For any field service business, its engineers are clearly a vital resource.
And most field service businesses, it’s fair to say, have KPIs in place for monitoring and measuring performance. But are they the right field service engineer performance KPIs?
At first glance, it’s a strange question. Most field service engineer performance KPIs are pretty standard, you might think.
Well, maybe so. But in our view it’s all too easy for engineer performance KPIs to be oriented around a very narrow group of metrics, often associated with engineer labour utilisation, and direct cost control.
Yet while these are important, they aren’t the only areas that effective field service engineer performance KPIs should cover.
Other performance KPIs can be just as important—if not more so.
Such as? Let’s take a look.
First time fix rate
First time fix rate is a key driver of customer satisfaction: when a piece of equipment is broken, there are few things as annoying as when a field service engineer turns up to repair it, but can’t.
Wrong tools, wrong spare parts, wrong fault diagnosis, wrong engineer skill set—the causes are countless. And yet most can be managed away through better training, a better field service management system, and better control—leading straightaway to an increase in the first time fix rate, and happier customers.
Only, though, if first time fix rate is actually monitored as a specific field service engineer performance KPI.
Engineer billable time
It’s obviously important to keep a watchful eye on field service engineer utilisation—every field service business knows that. But a high level of utilisation isn’t necessarily the same as a high level of billable hours.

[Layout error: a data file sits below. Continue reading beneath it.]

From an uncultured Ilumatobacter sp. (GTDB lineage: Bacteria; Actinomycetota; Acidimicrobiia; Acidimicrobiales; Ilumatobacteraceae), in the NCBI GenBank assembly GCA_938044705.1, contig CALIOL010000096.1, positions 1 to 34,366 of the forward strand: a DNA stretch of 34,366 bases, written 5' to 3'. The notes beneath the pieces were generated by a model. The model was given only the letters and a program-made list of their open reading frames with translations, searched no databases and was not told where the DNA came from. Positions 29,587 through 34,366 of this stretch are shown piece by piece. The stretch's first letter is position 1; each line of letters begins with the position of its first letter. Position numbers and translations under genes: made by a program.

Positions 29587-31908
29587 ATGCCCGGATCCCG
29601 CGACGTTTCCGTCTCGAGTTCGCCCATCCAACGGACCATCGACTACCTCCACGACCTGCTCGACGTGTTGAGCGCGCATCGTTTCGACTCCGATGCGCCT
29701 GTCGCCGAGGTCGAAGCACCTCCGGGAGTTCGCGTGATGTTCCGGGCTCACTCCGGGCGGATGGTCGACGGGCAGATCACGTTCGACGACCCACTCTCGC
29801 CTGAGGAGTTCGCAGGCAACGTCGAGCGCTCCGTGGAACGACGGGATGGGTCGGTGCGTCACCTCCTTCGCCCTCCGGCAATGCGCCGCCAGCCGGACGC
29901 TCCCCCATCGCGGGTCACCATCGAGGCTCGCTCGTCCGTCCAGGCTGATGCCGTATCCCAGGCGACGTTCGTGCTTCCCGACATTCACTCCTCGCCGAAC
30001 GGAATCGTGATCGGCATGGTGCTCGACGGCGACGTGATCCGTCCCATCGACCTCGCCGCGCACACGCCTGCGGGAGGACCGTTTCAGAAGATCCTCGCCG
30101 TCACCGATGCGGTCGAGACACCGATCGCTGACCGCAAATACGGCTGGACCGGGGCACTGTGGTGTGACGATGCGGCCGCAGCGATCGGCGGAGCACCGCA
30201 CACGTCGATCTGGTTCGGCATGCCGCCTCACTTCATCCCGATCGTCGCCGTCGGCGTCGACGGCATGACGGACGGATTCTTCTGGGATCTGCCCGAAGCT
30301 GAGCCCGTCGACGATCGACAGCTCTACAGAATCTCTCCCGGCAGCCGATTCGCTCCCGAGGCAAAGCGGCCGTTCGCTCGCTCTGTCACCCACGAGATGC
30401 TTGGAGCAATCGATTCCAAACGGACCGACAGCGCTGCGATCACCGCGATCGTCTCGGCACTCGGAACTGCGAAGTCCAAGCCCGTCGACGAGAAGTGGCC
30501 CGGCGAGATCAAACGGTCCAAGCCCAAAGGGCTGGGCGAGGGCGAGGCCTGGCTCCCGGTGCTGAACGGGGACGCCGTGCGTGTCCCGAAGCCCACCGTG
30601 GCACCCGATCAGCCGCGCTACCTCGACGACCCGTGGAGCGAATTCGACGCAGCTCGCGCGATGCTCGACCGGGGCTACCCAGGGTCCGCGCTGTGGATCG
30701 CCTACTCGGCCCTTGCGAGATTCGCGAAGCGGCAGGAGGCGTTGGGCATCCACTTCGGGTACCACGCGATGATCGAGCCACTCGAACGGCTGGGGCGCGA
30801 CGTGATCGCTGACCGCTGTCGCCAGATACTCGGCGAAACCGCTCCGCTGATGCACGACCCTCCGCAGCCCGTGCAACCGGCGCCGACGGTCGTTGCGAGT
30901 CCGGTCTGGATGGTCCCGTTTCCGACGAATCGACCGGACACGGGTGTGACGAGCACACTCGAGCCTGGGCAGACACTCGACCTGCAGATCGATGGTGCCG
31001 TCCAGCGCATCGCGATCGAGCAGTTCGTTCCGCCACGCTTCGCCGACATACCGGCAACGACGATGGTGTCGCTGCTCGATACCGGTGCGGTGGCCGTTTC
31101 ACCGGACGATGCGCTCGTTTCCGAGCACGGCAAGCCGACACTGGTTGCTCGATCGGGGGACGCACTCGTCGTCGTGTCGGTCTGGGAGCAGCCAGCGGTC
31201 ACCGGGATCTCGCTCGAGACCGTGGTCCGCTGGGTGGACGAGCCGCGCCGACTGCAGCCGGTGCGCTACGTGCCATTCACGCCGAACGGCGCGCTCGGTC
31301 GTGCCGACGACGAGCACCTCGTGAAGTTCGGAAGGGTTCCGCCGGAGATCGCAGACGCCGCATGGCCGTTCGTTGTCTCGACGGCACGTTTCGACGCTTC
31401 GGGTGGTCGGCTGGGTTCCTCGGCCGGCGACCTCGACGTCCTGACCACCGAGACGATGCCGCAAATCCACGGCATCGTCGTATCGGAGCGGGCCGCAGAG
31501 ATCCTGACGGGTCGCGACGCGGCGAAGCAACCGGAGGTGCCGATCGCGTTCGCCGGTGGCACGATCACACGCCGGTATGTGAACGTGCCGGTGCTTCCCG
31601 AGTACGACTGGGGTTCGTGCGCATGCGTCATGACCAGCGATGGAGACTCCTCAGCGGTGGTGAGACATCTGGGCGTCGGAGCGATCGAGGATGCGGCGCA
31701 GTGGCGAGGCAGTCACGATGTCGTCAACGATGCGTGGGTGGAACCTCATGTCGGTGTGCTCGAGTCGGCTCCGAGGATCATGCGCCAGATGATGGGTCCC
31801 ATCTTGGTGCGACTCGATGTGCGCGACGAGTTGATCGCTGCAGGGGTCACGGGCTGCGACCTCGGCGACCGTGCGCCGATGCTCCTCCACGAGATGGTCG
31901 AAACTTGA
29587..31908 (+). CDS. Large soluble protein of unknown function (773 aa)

For one reason, that’s because obvious drains on productivity—such as time spent driving to site, and delays—reduce the potential for billable time. But so do less obvious drains on productivity, such as time spent on administration. And an appropriate field service engineer performance KPI can help you to get a handle on such losses of billable time.
Field service engineer punctuality
Almost as annoying as a field service engineer who doesn’t manage to fix the fault is a field service engineer who doesn’t arrive on time.
Granted, it can be difficult to predict traffic conditions, even with route scheduling software.
But a field service management system that tracks punctuality as an engineer performance KPI can help to pin down other, less valid causes of poor punctuality, including engineer-specific ones such as taking excessive meal and coffee breaks, and lingering to chat to customers.
Overtime can be a very good thing: field service engineers who are happy to put in a few extra hours to fulfil a promise made to a customer, for example, or who are prepared to work at the weekend in order to deal with a sudden breakdown.
But overtime can also be a bad thing, shrinking profits by adding to labour costs without a compensating rise in billings. And striking the right balance can be a tricky proposition.
To the rescue: field service engineer performance KPIs that analyse patterns in overtime hours, helping managers to see the causal factors behind overtime hours, and looking to see if certain engineers stand out as regular claimants of overtime.
Finally, it can be very useful to track individual field service engineers’ upselling rate: how often do your engineers actually upsell, and which engineers perform best at it?
Again, without specifically tracking this data through field service engineer performance KPIs that specifically look at upselling, getting a handle on engineers’ performance in this respect can be difficult.
The bottom line
In field service management, the basics are obvious enough, and most field service management solutions offer performance KPIs to track such basics.
But basic field service engineer performance KPIs only go so far. For true outperformance, demanding field service management businesses will want to go further.
Kerridge Commercial Systems is home to K8 Field Service, our unique software solution that helps you coordinate your business processes and maximise performance.